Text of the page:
At this time, there are few examples of smaller-scale commercial adoption. Waymo One is one of the only commercial rideshare services to offer fully autonomous rides in Phoenix, Arizona, United States. Cruise is also set to begin testing commercial ridesharing services in San Francisco in the near future. Another company called Nuro is conducting driverless testing on public roads in California, paving the way for the deployment of commercial operations statewide.

4. Collaboration and consolidation sweep the audiovisual industry

Autonomous vehicles are a complex, capital-intensive technology and require funds and investments in continuous R&D. COVID-19 has amplified this reality while blurring the feasibility of shared autonomous mobility solutions. The lack of funds from large investors as well as the unforeseen future and technological hurdles have therefore led to larger acquisition deals, new partnerships and consortia.

Examples include Amazon’s acquisition of Zoox, Uber selling its AV division to Aurora, and Toyota’s purchase of Lyft’s autonomous vehicle division. The new ‘Autonomous Vehicle Computing Consortium’ (AVCC) includes Arm, Bosch, Continental, GM, Toyota, Nvidia, NXP and Denso, bringing together top automakers as well as some of the leading chipmakers and Tier 1 suppliers in the automobile.

5. Need for a harmonized approach to data sharing between various stakeholders

Mobility companies that have substantial data from test capabilities, operations and customer behaviors are often reluctant to share it with other stakeholders for many reasons such as privacy, cybersecurity and other concerns. maintaining a competitive advantage. However, such data, when merged and analyzed, could create significant value for the entire ecosystem. Companies must therefore be given enough incentive to share data in a way that justifies the resources required to do so and outweighs the perceived risks.

Sustainable mobility: policy development for data sharing.  Source: Sustainable mobility for all.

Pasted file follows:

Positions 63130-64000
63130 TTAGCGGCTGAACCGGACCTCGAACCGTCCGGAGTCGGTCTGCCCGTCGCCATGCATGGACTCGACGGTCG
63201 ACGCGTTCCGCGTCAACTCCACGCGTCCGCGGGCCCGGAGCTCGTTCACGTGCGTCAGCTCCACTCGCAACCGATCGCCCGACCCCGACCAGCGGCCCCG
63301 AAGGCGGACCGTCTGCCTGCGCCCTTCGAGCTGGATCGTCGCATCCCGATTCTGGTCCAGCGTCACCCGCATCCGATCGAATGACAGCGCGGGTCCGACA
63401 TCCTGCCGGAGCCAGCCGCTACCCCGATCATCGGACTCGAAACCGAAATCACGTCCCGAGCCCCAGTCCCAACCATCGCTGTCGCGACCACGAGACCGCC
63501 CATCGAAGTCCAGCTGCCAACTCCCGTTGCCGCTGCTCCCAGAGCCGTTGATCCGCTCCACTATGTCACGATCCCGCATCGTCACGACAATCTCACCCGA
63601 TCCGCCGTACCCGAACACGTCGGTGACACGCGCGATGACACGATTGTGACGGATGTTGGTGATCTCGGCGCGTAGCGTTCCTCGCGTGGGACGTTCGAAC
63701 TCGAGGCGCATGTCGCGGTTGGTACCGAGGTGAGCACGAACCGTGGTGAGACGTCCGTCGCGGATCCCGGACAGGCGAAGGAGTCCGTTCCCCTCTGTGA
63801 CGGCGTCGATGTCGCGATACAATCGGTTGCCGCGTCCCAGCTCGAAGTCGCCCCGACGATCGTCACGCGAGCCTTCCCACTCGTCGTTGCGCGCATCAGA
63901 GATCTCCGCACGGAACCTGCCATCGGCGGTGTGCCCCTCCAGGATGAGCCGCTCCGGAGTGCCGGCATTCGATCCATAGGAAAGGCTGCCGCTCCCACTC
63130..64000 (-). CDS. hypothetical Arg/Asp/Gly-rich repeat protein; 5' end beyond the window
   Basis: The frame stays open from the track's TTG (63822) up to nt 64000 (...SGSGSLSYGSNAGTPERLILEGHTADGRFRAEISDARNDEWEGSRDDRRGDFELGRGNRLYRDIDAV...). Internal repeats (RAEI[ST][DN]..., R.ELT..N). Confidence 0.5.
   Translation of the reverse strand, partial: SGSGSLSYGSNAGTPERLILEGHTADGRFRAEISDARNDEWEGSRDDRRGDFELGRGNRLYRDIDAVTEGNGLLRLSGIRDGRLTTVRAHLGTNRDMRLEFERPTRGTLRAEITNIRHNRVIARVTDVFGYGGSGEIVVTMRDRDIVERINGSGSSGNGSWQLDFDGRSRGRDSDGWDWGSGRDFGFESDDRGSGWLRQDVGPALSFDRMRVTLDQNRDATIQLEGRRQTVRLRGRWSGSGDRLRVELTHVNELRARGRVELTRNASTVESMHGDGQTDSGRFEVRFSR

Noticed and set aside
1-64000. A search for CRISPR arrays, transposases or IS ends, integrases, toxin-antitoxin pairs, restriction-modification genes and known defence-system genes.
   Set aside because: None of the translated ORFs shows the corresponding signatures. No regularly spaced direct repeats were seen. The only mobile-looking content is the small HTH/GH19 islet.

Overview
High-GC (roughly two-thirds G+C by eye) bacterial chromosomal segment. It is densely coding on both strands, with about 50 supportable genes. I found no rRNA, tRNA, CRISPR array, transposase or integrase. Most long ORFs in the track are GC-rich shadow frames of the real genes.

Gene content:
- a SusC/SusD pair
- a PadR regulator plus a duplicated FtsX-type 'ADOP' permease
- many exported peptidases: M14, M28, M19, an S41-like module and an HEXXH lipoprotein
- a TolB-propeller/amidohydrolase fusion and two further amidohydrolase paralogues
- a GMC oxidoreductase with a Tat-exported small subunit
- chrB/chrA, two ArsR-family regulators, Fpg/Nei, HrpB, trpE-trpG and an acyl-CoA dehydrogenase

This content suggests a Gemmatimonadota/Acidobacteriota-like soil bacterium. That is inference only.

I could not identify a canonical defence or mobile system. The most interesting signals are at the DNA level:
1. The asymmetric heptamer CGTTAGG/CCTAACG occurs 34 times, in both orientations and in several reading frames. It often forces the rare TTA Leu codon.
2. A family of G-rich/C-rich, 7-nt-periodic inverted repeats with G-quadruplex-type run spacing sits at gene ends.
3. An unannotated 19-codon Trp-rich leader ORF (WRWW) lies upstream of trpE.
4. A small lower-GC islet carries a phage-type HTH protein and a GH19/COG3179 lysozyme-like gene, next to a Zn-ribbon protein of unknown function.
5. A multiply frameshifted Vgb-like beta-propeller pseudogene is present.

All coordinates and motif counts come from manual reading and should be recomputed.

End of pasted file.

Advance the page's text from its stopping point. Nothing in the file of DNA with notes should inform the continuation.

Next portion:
Sustainable mobility: policy development for data sharing. Source: Sustainable mobility for all.

To enable a harmonized approach to adopting data standards, it is not only important to develop a set of rules, but they must also be understood, accepted and implemented by the industry. The final part on the adoption of large-scale data standards is often hampered by obstacles such as voluntary adoption not reaching critical mass due to competitive market forces and misaligned interests.

However, in promising illustrations, companies like Waymo, Lyft, and Argo AI have deployed their open-source datasets, followed by the Ford Autonomous Vehicle Dataset and Google’s open-source Android Automotive operating system, among others.

What’s next for the audiovisual industry?

The effects of the pandemic on mobility also offer an opportunity to realize the ambitious vision of sustainable and inclusive urban mobility. To achieve this, it is essential to coordinate efforts between the private sector and governments at the local and federal levels to develop strategies that maximize benefits. We see this effort being undertaken on a global scale, one of the latest additions being Israel.

Israel has taken the first step in approving its new legislation for the testing and operation of autonomous driverless vehicles on public roads. Israel is home to $ 35 billion in mobility innovations that are reshaping the global industry, with more than 600 mobility-related startups. C4IR Israel, supported by the World Economic Forum and the Israel Innovation Authority, helps the Israeli Ministry of Transport connect with global stakeholders around the world to better understand the needs and challenges of the industry. It also helps create an agile and enabling regulatory framework that allows Israel to be an attractive destination for the testing and operation of autonomous vehicles around the world.